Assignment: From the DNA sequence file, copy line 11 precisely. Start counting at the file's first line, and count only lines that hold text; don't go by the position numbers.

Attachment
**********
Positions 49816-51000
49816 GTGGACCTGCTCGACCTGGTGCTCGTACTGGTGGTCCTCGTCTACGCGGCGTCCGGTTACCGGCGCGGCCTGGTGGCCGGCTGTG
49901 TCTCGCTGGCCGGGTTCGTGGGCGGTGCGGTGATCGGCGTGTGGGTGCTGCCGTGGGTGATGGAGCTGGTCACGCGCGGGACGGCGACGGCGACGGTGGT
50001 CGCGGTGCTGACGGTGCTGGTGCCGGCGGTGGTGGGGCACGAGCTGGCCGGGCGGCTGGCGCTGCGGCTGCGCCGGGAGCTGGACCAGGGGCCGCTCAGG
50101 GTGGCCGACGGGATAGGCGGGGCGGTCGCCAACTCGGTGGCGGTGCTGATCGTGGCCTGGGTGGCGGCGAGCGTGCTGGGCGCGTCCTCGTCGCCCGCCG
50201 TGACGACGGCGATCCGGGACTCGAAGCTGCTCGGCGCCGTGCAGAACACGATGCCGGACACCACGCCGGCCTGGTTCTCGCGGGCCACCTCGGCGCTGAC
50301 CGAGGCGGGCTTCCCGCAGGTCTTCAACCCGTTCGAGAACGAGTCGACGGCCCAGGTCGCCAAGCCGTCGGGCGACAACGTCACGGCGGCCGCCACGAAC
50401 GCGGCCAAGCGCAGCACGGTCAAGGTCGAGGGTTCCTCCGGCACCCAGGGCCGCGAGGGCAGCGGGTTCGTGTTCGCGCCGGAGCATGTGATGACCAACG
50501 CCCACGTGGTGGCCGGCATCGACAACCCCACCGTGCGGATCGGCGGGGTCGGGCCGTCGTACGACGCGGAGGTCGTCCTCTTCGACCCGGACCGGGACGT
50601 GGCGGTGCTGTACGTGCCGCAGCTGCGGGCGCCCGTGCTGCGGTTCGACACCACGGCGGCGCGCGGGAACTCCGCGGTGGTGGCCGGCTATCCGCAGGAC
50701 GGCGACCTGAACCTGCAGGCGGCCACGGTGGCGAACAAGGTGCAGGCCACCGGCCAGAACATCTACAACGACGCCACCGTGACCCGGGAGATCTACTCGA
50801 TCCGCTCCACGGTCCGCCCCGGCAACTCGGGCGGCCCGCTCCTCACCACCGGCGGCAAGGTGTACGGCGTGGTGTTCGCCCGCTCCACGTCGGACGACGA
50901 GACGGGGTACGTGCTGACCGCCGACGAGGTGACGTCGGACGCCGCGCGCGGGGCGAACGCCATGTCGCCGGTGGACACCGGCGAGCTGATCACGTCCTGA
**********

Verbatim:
50701 GGCGACCTGAACCTGCAGGCGGCCACGGTGGCGAACAAGGTGCAGGCCACCGGCCAGAACATCTACAACGACGCCACCGTGACCCGGGAGATCTACTCGA